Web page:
Russian President Vladimir Putin on Monday signed a law on increasing income tax for high earners in the first move away from a flat tax system in place since 2001.
Starting next year, the tax rate will rise from 13% to 15% on incomes over 5 million rubles (about $65,800/55,370 euros at the current exchange rate).
Putin made the announcement in a televised address in late June, a week before the country was due to vote on controversial amendments to the constitution that paved the way for the president to potentially stay in power until 2036.
The reform is expected to give state coffers an additional 60 billion rubles, the president said, adding that the money would go towards funding treatment for children with "severe and rare" illnesses.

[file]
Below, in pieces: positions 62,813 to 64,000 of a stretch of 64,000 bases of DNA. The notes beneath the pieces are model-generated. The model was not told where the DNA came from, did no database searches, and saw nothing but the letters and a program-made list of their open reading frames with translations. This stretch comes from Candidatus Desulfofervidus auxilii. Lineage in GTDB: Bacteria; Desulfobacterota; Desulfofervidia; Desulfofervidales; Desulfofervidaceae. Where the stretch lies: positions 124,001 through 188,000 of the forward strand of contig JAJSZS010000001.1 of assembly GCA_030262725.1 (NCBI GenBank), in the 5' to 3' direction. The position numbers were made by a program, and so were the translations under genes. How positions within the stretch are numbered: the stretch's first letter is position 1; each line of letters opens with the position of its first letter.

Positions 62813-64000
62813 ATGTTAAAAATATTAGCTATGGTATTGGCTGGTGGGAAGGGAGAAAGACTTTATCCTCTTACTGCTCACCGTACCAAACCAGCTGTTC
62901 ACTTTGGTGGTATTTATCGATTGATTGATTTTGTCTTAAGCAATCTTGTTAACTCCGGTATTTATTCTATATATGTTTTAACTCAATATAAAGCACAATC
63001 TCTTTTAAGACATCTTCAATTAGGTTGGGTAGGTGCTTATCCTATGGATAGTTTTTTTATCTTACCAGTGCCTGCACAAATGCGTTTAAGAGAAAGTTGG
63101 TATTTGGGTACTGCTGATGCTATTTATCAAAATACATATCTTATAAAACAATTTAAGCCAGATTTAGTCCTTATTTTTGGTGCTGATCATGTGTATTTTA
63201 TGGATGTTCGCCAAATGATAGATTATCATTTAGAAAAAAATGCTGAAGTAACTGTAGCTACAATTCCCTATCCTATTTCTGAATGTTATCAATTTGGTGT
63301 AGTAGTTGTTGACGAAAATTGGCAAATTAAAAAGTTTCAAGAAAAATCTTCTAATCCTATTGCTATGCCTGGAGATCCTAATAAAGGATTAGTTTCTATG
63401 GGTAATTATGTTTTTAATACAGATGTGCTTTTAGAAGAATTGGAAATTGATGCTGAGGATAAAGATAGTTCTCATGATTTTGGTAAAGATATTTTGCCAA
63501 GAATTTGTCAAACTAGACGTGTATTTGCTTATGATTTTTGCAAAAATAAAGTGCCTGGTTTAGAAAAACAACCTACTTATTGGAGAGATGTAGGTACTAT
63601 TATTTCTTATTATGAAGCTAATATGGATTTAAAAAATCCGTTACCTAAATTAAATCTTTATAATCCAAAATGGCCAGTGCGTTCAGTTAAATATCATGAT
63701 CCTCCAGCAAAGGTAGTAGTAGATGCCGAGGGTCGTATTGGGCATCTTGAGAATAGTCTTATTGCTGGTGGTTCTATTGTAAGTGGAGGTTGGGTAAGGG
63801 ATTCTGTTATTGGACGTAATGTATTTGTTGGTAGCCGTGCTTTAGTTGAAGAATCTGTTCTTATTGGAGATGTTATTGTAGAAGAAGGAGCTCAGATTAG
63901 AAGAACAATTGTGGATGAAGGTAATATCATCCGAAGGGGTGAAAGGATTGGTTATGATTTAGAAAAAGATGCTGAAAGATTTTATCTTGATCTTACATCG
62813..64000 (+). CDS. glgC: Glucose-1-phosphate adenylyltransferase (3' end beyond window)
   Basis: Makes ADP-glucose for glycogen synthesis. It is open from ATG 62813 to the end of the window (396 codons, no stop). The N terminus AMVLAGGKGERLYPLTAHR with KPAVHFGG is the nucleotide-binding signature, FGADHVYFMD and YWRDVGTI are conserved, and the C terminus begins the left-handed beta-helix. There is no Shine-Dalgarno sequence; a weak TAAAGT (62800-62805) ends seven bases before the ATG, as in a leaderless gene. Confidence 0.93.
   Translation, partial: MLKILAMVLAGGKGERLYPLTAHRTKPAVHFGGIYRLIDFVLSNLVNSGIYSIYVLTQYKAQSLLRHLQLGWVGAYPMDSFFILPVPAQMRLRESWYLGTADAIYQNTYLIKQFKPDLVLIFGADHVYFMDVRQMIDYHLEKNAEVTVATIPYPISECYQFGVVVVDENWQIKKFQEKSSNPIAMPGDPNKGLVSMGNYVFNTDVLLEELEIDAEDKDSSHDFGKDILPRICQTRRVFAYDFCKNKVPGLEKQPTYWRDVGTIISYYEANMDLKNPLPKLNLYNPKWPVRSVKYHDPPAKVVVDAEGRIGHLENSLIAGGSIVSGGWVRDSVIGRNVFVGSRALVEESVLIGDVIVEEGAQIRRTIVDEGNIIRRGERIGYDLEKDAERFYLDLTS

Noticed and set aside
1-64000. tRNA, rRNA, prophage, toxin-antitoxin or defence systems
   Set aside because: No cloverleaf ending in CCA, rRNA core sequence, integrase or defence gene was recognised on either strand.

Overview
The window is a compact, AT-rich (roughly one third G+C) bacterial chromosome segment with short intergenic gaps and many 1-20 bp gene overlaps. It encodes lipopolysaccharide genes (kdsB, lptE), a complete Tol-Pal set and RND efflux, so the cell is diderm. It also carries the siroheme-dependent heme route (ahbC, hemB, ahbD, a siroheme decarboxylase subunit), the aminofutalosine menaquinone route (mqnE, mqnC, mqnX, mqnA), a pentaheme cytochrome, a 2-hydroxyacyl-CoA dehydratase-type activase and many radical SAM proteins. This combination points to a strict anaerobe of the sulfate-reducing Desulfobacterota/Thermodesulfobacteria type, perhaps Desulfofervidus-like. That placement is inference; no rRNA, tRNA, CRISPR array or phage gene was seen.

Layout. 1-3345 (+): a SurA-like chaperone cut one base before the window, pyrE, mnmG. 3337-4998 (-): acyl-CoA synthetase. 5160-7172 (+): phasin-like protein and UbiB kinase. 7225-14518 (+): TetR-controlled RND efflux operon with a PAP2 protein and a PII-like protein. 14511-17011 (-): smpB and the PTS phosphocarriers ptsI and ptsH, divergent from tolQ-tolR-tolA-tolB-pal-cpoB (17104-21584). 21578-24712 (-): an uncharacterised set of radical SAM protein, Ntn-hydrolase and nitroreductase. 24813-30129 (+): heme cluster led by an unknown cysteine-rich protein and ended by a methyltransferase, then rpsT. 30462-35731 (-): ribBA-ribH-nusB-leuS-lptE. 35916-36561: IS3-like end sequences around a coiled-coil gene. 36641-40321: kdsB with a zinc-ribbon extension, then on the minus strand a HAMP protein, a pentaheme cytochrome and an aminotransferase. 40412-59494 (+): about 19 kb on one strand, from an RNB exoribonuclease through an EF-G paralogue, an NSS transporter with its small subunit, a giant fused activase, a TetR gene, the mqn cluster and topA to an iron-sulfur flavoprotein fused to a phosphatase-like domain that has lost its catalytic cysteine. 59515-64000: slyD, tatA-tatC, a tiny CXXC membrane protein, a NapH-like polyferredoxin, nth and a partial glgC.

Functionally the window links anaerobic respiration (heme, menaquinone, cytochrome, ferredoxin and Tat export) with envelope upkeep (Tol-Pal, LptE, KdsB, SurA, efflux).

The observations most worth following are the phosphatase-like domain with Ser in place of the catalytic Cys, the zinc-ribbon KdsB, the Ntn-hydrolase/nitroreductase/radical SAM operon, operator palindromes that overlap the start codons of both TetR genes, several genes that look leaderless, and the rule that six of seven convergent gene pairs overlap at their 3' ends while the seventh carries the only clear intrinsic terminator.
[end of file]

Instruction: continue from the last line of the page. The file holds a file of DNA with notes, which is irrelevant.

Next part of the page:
The current flat tax system was introduced in 2001 and was among the key reforms of Putin's first presidential term.
Modifications to the tax system have been discussed for several years, including the possibility of tax cuts for lower incomes.
The introduction of the flat tax "made it possible to bring wages and incomes out of the shadows, to simplify and make understandable the tax administration," the president said in June.
But with the "new quality of administration, the introduction of digital technologies, it has become possible to distribute the tax burden in a more differentiated way," he added.